Before helping an e-commerce company with improving their pagespeed, sometimes I create a proof of concept first. By doing this, stakeholders will get a better grasp of what can be achieved in real life.
Published on LinkedIn, I did some before and after tests for certain pages:
- A wehkamp productpage;
- An NOS news article (making it 4 times faster on fast 3G);
- Torfs.be franchise productpage (making it 5 times faster).
Why pagespeed is important
Google and other researches are telling us the following:
- 53% percent of your visitors will leave your site or shop when loading takes more than 3 seconds;
- when loading will taken more than 5 seconds, your average bouncerate might become over 90%;
- a one second delay will cause 7% conversion loss.
Google already stated it is using pagespeed as a ranking factor. However, pagespeed is still inferior to your content.
in July 2018, page speed will be a ranking factor for mobile searcheswebmasters.googleblog.com
Beside the direct impact on the ranking of your products or articles, the pagespeed may have influence on your ranking in other ways.
Visitors and user experience
Also consider metrics such as dwell-time and bounce-rate. With mobile audiences increasing, not only your pagespeed but also the performance already became more important. To prevent impatient visitors from clicking away, also consider the following with mobile users in mind:
- Experienced internet speed;
- High network latency (due to being on holiday, far away from your webshop's server);
- Not having the newest maybe less powerful device;
- Type of mobile (internet) subscription (some providers might slow down internetspeed when a certain limit has been reached);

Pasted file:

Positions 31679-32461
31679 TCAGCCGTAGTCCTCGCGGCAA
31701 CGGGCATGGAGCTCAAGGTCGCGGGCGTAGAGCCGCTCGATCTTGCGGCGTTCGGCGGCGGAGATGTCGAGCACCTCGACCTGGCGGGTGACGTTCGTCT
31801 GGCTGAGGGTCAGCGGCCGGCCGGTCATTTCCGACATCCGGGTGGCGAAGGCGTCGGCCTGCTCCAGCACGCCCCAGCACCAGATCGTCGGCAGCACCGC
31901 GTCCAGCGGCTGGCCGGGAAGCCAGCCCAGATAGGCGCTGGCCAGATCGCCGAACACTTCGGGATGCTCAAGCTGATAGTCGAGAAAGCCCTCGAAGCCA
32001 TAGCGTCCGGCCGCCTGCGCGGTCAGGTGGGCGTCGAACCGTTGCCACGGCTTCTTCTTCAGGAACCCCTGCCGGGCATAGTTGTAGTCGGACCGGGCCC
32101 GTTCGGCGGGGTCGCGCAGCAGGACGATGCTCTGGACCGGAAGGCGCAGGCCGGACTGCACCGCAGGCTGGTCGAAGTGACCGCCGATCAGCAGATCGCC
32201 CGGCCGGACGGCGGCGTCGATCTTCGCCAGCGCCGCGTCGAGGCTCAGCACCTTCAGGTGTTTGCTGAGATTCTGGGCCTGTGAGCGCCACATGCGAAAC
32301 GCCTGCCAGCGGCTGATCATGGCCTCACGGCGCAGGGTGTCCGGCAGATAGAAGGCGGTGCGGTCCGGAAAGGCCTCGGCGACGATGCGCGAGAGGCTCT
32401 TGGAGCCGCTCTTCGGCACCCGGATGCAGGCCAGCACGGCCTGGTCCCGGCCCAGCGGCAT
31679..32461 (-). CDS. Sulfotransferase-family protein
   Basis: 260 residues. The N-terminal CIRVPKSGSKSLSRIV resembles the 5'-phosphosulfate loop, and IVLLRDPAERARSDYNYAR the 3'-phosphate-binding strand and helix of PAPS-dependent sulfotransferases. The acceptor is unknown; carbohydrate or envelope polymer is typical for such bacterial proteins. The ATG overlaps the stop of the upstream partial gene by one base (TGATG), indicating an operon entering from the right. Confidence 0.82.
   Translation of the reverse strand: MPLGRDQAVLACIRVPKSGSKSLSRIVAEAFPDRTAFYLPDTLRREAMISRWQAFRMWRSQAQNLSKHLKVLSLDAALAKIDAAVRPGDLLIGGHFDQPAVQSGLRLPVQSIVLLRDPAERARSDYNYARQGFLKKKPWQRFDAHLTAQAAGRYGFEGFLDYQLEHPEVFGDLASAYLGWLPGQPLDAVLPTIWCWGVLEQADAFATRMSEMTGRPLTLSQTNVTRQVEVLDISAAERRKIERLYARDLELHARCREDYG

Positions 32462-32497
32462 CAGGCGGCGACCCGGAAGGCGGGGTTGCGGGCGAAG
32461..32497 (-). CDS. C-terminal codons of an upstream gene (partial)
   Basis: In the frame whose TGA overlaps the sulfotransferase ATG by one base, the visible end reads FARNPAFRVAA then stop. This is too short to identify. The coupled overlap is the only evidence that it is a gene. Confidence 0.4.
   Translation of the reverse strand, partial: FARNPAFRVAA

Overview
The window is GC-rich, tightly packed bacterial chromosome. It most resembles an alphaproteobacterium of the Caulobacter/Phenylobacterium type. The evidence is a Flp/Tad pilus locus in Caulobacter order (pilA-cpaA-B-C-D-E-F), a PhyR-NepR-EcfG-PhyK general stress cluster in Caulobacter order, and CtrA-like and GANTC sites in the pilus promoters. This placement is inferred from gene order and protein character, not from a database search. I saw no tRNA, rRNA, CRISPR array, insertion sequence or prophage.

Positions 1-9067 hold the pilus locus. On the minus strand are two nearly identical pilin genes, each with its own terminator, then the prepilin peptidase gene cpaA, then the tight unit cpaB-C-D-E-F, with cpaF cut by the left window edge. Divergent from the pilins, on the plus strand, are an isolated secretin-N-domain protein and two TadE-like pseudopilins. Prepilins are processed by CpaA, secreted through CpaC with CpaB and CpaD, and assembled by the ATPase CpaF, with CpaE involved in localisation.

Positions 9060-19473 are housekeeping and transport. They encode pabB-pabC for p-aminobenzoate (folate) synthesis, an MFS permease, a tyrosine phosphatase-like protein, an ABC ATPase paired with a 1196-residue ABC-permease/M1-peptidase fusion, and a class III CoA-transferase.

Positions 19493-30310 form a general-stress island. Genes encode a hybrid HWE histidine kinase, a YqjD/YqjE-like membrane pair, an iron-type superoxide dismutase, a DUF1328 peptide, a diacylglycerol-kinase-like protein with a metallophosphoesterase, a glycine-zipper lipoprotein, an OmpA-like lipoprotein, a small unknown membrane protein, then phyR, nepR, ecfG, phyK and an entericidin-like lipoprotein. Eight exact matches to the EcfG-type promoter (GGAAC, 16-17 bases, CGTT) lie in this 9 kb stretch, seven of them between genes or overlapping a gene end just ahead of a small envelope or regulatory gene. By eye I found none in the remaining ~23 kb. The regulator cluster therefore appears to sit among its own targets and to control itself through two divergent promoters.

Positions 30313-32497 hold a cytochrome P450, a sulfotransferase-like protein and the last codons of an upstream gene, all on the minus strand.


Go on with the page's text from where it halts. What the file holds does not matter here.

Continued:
- Other reasons (configured Lite or saveData mode on purpose);
Proof of Concept result
I tested the proof of concept in PageSpeed Insights as well as Webpagetest.org. I did two tests in Webpagetest.org:
- Desktop on average 3G, from Amsterdam (for example, being in the train with your laptop);
- Average mobile device on slow 3G, from Washington, United States (for example, being on holiday).
Without further ado, the PageSpeed Insights were as following:
After some static changes
- The loading process on a mobile phone from abroad as a GIF image [937kb], or you can see the video playing in my LinkedIn post regarding this proof of concept;
- The loading process on a slow 3G on laptop/desktop, within The Netherlands (for example, when doing stuff in the train) as a GIF image [2.667kb] where left is the new situation, and right is the old (current) situation. Or checkout my related LinkedIn post for a video.
After improving, text can already be seen on 3.0 seconds. In the situation before, the text would only popup after 12.0 seconds, being 4 times slower.
The loading process isn't that bad. At 9.4 seconds (still three times slower) a visitor could see the page loading, but can't start reading yet.
Some sidenotes and maybe good to know regarding this proof of concept or any other pagespeed and performance optimization project.
Displayed text and layout shifting
First Meaningful Paint
While the First Contentful Paint isn't saying much about perceived performance and thus the experienced loading proces, the First Meaningful Paint will give you a better idea.
However, while the First Meaningful Paint will tell you at which moment the biggest change took place, it might not be the most satisfying moment for your visitor. A webshop's challenge is to show text and thus confirmation to your potential customer within this same metric. In a real situation, this might not always be the case, making FMP an unreliable metric to get a grasp of the real perceived performance. This is why FMP will be replaced by a new metric, Largest Contentful Paint (LCP).
By showing meaningful and thus important content as soon as possible, the perceived performance towards your visitors will be better. This will enable your shop to turn visitors into customers, instead of losing them due to bad (user) experience.
Some PageSpeed Insights oppertunities may speak for itself, such as implementing lazyloading, implement correct caching mechanism or using webp images. You can do this on top of correct loading order and applying deferred and critical CSS, as I did in these proof of concepts.
Need help with the latter or want to der a customized proof of concept as well? Get in touch!